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The Mobility Project Blog 

I’m a health advocate, researcher, educator and social observer. I think some of the most important secrets and lessons in life can be found in the small spaces — the spaces between spaces and the everyday public places where we live, work and play. So I pay attention, listen, and watch these spaces… and it rocks my world every day!


The Mobility Project is about movement – about people getting where they want to go and how they got there. It’s about engaging people and sparking a dialogue about bodies & barriers, resilience & resistance, passion & determination, creativity & courage, stigma & disability. Join me for the ride!

MAPx (Mobility Aid Personalization) Project

This project explores the process of mobility aid personalization and how it impacts the health and well-being of older adults. Since the non-use of mobility aids among the older adult population is a significant problem with serious adverse effects, research to understand why some use and others refuse their mobility devices is needed. 


The project revealed two key findings:

  1. Older adults personalize their mobility devices for reasons of function (physical context) and fashion (aesthetics and personal preferences). It also included the performance and preservation of identity (ethnicity, profession).

  2. The impact of selecting or modifying a mobility device to suit individual needs and preferences facilitated device-acceptance, promoted physical and social participation, and provided a 'place' to perform and preserve identity among participants.

"I Like Your Ride!"

This ongoing project is a fun way to conduct some mobility aid personalization research as I go about my life. I'm fascinated by the ways in which people "pimp their rides" and why they do it. Anytime I see someone has personalized their "ride" I interview them for their story to see why they do it and open with, "I like your ride!" to break the ice and get the conversation going. About 9 out of 10 times people are willing to share their stories with me, and sometimes I'm lucky enough to record the interview!

I've come across some really cool rides (and people) through this project. Take a look on the Mobility Project Blog to see the amazing things I've encountered!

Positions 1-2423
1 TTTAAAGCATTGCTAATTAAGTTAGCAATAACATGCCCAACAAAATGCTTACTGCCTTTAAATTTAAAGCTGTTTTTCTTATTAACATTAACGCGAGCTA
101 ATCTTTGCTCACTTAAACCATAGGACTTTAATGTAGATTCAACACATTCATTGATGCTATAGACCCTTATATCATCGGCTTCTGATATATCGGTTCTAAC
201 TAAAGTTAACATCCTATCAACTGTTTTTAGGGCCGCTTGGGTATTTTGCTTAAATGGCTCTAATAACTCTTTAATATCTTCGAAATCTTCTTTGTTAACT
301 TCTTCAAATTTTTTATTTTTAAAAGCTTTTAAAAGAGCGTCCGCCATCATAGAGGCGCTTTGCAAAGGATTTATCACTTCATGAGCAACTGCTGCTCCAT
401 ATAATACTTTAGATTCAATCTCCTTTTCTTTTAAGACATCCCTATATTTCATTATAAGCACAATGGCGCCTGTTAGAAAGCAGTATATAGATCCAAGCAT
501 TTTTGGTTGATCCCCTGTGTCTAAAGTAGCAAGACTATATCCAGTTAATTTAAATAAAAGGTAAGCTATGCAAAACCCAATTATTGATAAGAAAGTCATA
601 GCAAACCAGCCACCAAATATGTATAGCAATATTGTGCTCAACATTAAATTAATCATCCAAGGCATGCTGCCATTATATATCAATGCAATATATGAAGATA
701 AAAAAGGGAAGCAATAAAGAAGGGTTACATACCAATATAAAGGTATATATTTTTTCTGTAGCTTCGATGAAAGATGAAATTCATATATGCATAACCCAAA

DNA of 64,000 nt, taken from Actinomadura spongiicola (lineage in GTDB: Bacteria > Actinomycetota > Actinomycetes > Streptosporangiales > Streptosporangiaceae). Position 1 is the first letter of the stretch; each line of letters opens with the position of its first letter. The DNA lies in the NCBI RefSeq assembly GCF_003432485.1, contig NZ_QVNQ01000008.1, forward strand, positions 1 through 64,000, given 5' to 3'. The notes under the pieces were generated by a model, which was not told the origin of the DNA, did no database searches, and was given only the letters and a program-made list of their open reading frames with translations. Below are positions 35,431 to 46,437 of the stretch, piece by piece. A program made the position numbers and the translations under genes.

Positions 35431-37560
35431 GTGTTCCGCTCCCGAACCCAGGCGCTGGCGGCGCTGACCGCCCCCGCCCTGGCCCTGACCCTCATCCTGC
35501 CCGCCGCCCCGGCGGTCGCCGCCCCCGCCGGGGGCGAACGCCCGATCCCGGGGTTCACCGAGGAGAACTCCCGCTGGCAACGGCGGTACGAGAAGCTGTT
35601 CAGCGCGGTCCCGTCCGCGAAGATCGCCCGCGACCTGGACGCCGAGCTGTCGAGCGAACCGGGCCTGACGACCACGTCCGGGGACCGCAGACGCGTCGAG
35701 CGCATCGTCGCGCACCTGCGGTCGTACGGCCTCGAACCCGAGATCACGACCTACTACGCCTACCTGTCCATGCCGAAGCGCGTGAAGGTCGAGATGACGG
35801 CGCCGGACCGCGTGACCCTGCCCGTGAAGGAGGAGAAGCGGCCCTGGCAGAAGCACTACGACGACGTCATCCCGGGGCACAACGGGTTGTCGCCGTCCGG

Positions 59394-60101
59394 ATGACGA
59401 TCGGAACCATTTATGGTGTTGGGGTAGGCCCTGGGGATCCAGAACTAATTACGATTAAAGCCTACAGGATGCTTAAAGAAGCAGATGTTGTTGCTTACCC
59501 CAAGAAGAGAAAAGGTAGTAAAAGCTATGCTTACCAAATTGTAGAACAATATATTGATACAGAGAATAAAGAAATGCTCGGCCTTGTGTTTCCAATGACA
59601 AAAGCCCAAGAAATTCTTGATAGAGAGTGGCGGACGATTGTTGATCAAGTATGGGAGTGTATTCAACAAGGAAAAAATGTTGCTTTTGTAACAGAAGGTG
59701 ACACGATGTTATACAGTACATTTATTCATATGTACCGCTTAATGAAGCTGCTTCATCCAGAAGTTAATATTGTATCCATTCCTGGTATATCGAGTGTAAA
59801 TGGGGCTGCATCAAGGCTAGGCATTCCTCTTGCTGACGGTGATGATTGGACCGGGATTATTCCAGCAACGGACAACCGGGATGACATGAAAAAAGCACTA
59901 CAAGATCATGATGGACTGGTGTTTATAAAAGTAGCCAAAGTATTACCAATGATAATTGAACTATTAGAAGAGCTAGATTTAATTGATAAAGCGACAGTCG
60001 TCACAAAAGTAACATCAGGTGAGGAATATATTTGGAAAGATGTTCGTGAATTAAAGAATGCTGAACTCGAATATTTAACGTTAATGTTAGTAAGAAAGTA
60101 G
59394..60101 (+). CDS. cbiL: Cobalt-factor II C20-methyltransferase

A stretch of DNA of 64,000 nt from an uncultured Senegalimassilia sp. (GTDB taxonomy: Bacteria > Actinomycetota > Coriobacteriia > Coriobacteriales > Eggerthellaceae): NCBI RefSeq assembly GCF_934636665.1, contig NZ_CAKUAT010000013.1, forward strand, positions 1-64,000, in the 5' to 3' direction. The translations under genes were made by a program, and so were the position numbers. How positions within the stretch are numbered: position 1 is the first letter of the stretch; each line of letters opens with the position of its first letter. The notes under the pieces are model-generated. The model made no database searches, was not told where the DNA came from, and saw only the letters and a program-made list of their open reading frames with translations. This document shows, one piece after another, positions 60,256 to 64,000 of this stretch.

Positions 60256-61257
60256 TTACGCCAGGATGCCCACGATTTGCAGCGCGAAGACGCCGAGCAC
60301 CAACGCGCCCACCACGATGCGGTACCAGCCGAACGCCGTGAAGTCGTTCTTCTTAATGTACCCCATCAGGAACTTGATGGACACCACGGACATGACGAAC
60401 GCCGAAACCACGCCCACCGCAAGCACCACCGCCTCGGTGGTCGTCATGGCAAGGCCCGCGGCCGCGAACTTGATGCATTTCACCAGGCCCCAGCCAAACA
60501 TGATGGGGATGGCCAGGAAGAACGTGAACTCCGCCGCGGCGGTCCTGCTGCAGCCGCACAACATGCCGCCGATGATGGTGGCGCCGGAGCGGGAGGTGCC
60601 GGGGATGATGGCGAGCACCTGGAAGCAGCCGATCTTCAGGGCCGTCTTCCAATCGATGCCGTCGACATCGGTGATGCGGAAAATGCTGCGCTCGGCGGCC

Mobility Games

Mobility Games is a multi-project endeavour dedicated to crafting and exploring multiplayer, mixed reality entertainment for people who use mobility devices. As a member of the project team, Paula Gardner acts as a researcher, bringing her expertise in participatory, community-based and critical qualitative methodologies with an emphasis on mobility device use and active transportation for seniors and people with disabilities.


The area of entertainment for mobility device users has received little attention from the gaming industry and service providers. We are interested in designing and researching multiplayer interactive and mixed reality games and applications for mobility device users and their friends and families. We seek to advance our understanding of mobility users’ device use for entertainment, social play and personal well-being. As a lab that specializes in accessible technology and media, our approach is inclusive, participatory, user-centric and mixed methods-focused.


Learn more about the project here.

The Mindfulness Project

The following two videos were created for the Brock Mental Health and Wellness website. In the first video, I talk about how approaching mental health through mindfulness is a great strategy because of its therapeutic value. Helping students build effective coping and resilience strategies is more important than ever when a vast majority of university students feel overwhelmed. I have been known to include mindfulness in my classrooms, and this is why I do it. 


Mindfulness is “the awareness that emerges through paying attention on purpose, in the present moment, and nonjudgmentally to the unfolding of experience moment by moment” (Kabat-Zinn 2003, p.144). Meditation – a practice that uses the breath to bring us into awareness and calm the mind - is one of the most basic mindfulness practices.